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Bio-Functional Garments That Could Revolutionize Fashion Industry

A textile research center in Germany has developed garments that could do much more than just cover the body. They have developed T-shirts that provides the user vitamins, // underwear that can smell like vanilla and stockings with moisturizer.

These are all examples of bio-functional garments that have been developed since the textile industry followed the example set by the food industry when it came up with functional food.

The garments have some additional use beyond their usual functions of covering the body and keeping it warm. They either smell nice, as in the case of vanilla underwear, provide the user with some kind of personal care product, as in the vitamin C T-shirts, or they might absorb a bad smell.

However, whether the clothes keep their promise is a contentious matter. Experts also fear the garments could lead to allergic reactions.

"Various techniques are applied in the production of bio-functional textiles. One method involves simply putting the substance on the surface of the material," said Hans-Juergen Buschmann, a chemist at the German textile research centre in Krefeld.

Aloe vera, a plant-based product found in many lotions, or jojoba, used in cosmetics as a moisturiser, is applied to textiles in this way. The catch is, the substances eventually are washed out of the clothes.

"Therefore, the technique is used on nylon pantyhose, for example, because they tend to have a shorter life anyway," said Buschmann.

Clothing that has the active ingredient in its fibre is better able to maintain its function despite multiple washings. A Japanese producer has developed a fibre with a substance that transforms into vitamin C when it comes in contact with skin. In another process, algae are combined with clothing fibres, and when the clothing is worn, minerals, proteins and vitamins are released.

"It's been demonstrated that the substances can be absorbed through the skin," said Uta-Christina Hipler, director of the laboratory at the clinic for dermatology at the university in Jena about 250 km southeast of Hanover.

Garments with microcapsules that contain certain skin-pampering agents such as vitamin E or scents such as lavender or orange oil are sold widely. The capsules are made from a variety of materials that open and release their contents when rubbed, pressed or warmed by body heat.

Wearing the garment and washing it reduces the number of microcapsules, and the item loses is extra functions. To counter this, manufacturers recently began offering consumers packets to refresh the supply of microcapsules, Buschmann said. These packets can be emptied onto the garment after it's washed. Buschmann said he was sceptical about this actually being affective.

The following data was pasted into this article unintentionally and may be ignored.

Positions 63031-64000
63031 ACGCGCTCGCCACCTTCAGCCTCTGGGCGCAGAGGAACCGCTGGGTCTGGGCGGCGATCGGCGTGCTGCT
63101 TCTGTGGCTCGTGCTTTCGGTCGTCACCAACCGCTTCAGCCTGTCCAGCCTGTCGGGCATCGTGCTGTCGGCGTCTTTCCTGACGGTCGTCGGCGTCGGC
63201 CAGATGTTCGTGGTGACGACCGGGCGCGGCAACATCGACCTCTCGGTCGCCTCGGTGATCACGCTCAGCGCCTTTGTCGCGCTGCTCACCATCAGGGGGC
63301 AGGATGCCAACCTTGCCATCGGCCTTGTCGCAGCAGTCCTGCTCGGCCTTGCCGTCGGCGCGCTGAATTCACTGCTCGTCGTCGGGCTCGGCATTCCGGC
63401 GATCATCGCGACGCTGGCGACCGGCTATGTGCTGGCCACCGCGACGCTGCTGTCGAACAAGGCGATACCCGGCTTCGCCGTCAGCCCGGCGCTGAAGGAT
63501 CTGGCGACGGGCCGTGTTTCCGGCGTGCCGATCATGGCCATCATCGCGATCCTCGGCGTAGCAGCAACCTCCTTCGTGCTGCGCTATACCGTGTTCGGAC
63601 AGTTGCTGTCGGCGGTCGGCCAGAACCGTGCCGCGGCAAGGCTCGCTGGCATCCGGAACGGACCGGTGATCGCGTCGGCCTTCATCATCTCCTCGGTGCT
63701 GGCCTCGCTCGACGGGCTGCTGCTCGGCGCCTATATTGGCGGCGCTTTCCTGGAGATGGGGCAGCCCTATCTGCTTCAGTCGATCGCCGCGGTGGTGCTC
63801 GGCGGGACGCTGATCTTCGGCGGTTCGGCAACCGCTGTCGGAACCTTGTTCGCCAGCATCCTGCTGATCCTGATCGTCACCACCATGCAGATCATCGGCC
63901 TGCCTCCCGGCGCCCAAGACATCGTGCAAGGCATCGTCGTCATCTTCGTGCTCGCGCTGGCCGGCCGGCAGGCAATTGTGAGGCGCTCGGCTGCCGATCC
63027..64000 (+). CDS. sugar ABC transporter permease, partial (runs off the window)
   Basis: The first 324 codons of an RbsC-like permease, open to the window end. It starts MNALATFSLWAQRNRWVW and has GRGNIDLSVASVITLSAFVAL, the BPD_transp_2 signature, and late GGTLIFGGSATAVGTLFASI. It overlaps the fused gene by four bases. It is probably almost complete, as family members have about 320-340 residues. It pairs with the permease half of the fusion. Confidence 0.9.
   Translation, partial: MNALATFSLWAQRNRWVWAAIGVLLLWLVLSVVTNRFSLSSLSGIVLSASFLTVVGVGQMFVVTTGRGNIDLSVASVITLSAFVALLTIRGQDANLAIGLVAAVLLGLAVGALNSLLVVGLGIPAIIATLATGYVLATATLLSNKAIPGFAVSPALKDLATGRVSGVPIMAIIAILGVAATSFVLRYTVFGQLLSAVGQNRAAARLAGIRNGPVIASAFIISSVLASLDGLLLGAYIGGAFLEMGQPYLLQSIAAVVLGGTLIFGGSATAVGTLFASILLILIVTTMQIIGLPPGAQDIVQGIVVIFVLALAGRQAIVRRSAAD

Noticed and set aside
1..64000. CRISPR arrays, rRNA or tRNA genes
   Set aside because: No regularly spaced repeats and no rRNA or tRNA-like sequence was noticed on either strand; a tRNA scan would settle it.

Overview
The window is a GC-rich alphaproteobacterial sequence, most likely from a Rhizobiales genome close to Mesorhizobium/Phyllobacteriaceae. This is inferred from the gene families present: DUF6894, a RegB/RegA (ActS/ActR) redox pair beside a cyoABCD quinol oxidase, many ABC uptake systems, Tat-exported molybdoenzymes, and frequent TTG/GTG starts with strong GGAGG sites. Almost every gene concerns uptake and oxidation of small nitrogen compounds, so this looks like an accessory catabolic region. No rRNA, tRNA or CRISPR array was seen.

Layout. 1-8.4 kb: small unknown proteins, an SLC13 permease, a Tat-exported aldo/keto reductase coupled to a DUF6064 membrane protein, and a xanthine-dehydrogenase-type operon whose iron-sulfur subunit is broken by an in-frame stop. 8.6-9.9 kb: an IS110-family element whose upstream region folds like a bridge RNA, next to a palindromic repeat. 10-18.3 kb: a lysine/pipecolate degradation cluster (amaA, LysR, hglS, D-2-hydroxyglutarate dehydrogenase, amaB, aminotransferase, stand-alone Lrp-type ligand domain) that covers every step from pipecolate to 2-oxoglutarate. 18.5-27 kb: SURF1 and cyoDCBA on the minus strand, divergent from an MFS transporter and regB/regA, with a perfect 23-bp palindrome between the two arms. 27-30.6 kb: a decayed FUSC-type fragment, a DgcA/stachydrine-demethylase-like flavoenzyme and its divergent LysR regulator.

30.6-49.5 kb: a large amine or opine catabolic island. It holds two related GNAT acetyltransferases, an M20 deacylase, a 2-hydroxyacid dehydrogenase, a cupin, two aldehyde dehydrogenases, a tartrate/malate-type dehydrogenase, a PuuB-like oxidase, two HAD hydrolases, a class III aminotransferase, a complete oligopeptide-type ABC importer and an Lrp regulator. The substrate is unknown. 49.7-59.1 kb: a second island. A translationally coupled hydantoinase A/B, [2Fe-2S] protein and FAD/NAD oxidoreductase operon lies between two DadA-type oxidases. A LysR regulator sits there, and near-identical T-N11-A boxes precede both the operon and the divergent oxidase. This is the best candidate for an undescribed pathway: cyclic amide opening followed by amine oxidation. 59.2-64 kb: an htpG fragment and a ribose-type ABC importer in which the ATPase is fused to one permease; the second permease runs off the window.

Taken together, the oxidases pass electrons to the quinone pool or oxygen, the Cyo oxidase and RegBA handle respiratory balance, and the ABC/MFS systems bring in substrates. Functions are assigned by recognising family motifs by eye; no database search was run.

Clothing with cyclodextrines is different, and they fulfil two functions. They can release not only scents and personal care products, they also can store unpleasant odours such as sweat or cigarette smoke, leaving sport coats still wearable after a night out at the bar.

The body's moisture releases the active ingredient. The same thing happens in the washing machine, but the cyclodextrines are not destroyed in the process and can be refilled after every wash by spraying the garment with a favourite perfume, for example. If the scent isn't wanted after a period of time, the only thing required is moistening the garment.

"It will smell strong for a short time, and the hollow compartments will be empty again," Buschmann said.

Cyclodextrines work the other way around when it comes to sweat and tobacco smells. They encapsulate the scent and store it until the next wash. Shirts and jackets with these functions already are on the market. Clothing with cyclodextrines that contain personal care agents is not yet available for sale, according to Buschmann.

Consumers hardly recognise what process wa s used to produce their bio-functional garments. It simply says on the label "feel fresh" or something similar, Buschmann said. This makes the selection difficult, and the article's contents often are unclear.

Hipler advises people with skin problems strictly to avoid these products. Their skin needs active ingredients whose exact purpose is known, Hipler said. The products are harmless, however, to healthy skin.

Ahrens added that aroma components in garments belong to a group of sensitising materials and can cause contact allergies. And it remains doubtful that the personal care products have any benefit at all.

--Edited IANS

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